[development] Programmatic data importing from JSON source

Paul Hoza paulhoza at gmail.com
Wed Feb 18 10:42:29 UTC 2009

Hi David,

Sorry for the delayed reply... I chose to extend my trip another day. A 
much-needed break that's paying off in general attitude adjustments and 
coffee consumption (way down.)

So, I was likely not clear about my skill at programming PHP and/or 
Drupal modules: "not fantastic." I didn't mean to say that the feed is 
necessarily "so complicated", but more specifically, it's botching every 
parser I've tried -- and each tweak I've tried to the given parsers. 
It's a predictable XML structure, but there are several different types 
of elements that defy simple parsing, IMO.

First, the main issues I always run into (with the FeedAPI parsers, 
mainly) are numbered arrays. Any time there's a numeric array name, most 
parsers seem to ditch the whole tree below that element. The only 
exceptions are arrays where the parser knows there's likely to be an 
array in at the element, like "tags" or such.

I did get around this with an admittedly-crude hack, where I told the 
parser to ignore sub-arrays after a certain point for a specific element 
that was causing me trouble (in this case, an enclosure element) while 
using the FeedAPI & Simplepie parser combo -- detailed here if anyone 
wants to read further... I apologize again for the hacky nature of my 

The thing is, since that's of course a very bad hack and only 
specifically "solves" one exact problem with a known feed, there are 
several other places in the feed where nested arrays with numeric names 
are also ignored. I gave up on this ugly approach at this point, not 
wanting to further butcher the parser without just writing my own.

So... the main reason I failed so miserably with the XML version of this 
particular feed is the fact they (feed authors) have entrenched a great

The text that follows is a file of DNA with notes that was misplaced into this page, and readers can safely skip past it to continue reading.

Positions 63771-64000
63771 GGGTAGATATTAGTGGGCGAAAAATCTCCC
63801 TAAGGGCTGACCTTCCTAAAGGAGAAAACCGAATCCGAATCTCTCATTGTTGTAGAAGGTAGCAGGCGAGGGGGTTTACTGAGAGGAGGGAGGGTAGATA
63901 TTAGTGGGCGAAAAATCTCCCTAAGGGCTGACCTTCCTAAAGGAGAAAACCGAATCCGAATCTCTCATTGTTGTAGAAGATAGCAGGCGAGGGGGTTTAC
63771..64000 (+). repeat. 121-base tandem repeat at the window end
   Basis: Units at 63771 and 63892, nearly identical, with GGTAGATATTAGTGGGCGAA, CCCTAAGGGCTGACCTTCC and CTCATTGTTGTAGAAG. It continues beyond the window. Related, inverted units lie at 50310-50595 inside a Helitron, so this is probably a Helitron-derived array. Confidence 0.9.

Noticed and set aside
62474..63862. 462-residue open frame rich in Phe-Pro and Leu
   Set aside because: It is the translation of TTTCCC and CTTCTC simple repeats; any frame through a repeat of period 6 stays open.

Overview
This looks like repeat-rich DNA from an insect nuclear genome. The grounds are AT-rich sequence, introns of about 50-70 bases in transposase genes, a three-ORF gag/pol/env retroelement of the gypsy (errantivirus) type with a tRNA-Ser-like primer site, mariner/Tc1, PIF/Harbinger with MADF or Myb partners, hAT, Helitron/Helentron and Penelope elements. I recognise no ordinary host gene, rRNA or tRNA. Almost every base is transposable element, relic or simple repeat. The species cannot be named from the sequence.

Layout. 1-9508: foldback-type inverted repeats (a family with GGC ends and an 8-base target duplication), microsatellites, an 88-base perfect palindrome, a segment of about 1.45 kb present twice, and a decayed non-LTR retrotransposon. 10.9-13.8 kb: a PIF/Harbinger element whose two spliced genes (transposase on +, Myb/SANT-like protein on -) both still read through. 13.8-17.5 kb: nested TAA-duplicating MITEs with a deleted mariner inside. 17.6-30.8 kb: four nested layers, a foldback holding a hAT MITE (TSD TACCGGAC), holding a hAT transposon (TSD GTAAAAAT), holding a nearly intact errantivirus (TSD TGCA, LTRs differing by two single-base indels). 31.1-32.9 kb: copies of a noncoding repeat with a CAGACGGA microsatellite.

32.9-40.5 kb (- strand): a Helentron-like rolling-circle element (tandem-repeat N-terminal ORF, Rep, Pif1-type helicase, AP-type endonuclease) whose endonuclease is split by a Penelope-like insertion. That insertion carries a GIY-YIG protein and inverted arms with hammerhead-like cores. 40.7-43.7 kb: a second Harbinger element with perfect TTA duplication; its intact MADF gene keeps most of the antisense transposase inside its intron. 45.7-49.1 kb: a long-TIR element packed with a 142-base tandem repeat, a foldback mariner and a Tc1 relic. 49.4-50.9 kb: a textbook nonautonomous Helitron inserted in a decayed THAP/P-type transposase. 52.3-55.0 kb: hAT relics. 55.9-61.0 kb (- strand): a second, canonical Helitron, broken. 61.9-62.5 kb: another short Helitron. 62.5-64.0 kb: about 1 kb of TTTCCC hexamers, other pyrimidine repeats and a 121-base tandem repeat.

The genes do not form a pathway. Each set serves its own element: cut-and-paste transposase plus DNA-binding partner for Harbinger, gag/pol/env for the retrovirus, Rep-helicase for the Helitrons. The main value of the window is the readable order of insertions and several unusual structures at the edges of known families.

deal of important data into the <summary> and <description> elements, 
but nested inside a bunch of <dl><dt><dd> tags which seem like they 
should be parsable with proper care. In the JSON version, these are all 
very nicely extracted out into the root of the feed as separate elements.

I realize now, after much festering with RSS parsers that the use of 
<summary>/<description> is done solely to get around the limitations of 
the RSS specs. Any RSS parser will strip off all sorts of special 
elements, so there's not much point in including them, I suppose. In my 
case, I could have dug the info out, but I understand their logic there 
-- typical RSS readers/parsers would butcher the data.

Here's a quick sample of what the <summary> tag looks like and why I 
again failed to figure out how to parse through it and get the data out 
of all the nested tags into mappable elements for Feed Element Mapper:

<summary type="xhtml">
 <div xmlns="http://www.w3.org/1999/xhtml">
	<dd class="recommended">FALSE</dd>
        <dd class="width">640</dd>
        <dd class="height">480</dd>
        <dd class="categories">First, Second, Other</dd>

The point of this weak example is that there are a bunch of very useful 
bits buried in the <summary> that I haven't been able to extract. I 
understand that an array recursion expert might swim right through